Opponents of the new Constitution cheer in the streets

Chileans reject new progressive constitution

In Chile's capital of Santiago, horns blared in celebration as groups of people gathered at numerous intersections to celebrate the results.

In Chile's capital of Santiago, horns blared in celebration as groups of people gathered at numerous intersections to celebrate the results.

Riot police used water cannon against protesters supporting the new constitution in the streets of Santiago.

Chileans agreed by an overwhelming margin that a proposed progressive constitution to replace its current dictatorship-era charter was not what the country needed, opening a period of uncertainty and dealing a blow to President Gabriel Boric.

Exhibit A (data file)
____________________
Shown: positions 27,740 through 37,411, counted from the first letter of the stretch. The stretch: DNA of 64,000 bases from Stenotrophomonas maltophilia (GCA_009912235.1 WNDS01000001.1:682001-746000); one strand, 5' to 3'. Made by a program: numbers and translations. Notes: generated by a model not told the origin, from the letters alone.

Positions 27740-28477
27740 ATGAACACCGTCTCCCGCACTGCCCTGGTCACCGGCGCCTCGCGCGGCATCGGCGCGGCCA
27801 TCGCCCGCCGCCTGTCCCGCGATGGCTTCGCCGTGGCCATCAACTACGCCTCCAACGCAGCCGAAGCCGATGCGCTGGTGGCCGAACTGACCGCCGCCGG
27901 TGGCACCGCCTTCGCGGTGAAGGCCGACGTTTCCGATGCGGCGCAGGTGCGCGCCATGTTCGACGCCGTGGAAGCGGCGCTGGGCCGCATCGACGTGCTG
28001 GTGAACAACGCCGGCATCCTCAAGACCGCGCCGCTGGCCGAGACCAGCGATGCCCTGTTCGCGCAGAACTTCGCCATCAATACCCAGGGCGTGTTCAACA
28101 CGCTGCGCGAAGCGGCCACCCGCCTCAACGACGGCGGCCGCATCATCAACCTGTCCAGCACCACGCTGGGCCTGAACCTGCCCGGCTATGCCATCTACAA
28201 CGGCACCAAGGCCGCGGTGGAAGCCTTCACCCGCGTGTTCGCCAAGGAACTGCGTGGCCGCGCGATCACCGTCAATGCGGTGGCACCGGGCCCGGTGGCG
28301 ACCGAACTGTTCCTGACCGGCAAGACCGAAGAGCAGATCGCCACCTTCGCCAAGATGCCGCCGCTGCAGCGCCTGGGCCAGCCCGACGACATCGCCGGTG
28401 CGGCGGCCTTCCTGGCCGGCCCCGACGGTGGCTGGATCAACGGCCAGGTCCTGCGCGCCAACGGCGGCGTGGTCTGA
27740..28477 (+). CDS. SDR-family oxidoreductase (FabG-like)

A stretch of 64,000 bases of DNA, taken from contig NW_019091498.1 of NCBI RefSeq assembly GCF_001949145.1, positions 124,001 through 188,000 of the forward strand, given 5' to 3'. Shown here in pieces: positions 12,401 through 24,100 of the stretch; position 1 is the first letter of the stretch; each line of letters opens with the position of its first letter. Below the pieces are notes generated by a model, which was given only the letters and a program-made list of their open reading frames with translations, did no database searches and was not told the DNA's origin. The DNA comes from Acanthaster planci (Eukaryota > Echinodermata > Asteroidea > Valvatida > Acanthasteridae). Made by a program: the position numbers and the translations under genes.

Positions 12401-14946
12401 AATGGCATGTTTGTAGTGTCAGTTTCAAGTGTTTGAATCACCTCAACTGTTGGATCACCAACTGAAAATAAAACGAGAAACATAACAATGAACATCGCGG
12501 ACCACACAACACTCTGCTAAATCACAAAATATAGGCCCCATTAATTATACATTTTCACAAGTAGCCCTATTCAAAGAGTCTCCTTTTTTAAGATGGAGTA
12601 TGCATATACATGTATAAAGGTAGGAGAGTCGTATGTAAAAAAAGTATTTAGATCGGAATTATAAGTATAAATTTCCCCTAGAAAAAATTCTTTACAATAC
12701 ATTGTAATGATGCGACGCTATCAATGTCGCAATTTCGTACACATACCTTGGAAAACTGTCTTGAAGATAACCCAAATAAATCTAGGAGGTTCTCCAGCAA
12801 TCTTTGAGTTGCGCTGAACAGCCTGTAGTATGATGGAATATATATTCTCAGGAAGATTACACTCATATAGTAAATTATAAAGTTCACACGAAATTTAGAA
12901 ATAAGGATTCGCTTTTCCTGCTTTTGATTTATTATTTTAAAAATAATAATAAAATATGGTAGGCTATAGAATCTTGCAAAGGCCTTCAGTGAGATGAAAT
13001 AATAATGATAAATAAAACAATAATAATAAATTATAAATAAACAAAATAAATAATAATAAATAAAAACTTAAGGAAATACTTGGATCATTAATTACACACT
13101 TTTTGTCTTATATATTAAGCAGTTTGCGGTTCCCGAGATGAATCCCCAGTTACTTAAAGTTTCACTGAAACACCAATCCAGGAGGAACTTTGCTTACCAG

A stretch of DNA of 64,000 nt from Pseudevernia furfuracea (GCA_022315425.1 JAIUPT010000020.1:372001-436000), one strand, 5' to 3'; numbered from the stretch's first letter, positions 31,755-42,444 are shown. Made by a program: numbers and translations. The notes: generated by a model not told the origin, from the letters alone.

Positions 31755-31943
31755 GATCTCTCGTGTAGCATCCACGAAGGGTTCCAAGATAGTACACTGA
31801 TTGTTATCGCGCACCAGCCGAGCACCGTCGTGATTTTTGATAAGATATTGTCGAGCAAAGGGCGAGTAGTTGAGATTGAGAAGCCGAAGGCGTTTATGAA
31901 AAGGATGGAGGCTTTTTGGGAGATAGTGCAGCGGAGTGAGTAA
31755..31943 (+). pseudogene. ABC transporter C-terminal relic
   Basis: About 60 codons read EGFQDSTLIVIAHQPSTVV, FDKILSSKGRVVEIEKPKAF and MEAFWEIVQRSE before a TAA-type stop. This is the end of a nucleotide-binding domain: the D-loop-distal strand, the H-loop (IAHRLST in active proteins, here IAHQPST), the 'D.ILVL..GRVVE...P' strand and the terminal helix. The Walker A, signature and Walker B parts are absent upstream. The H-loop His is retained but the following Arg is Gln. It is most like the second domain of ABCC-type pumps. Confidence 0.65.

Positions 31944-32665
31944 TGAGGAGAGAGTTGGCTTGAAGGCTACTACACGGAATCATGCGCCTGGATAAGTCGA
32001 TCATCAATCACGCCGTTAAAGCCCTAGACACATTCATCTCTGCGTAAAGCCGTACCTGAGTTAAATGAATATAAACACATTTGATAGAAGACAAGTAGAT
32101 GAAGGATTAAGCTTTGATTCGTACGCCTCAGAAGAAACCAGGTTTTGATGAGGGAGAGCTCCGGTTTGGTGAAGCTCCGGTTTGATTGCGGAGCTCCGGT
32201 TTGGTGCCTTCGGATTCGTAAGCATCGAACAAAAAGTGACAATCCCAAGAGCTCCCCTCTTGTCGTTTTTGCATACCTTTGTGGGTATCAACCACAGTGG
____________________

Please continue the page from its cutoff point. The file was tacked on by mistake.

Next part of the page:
The 388-article proposed charter introduced rights to free education, health care and housing.

It would have established autonomous Indigenous territories and recognized a parallel justice system in those areas, although lawmakers would decide how far-reaching that would be.

In contrast, the current constitution is a market-friendly document adopted during the Augusto Pinochet dictatorship that favors the private sector over the state in aspects like education, pensions, and health care.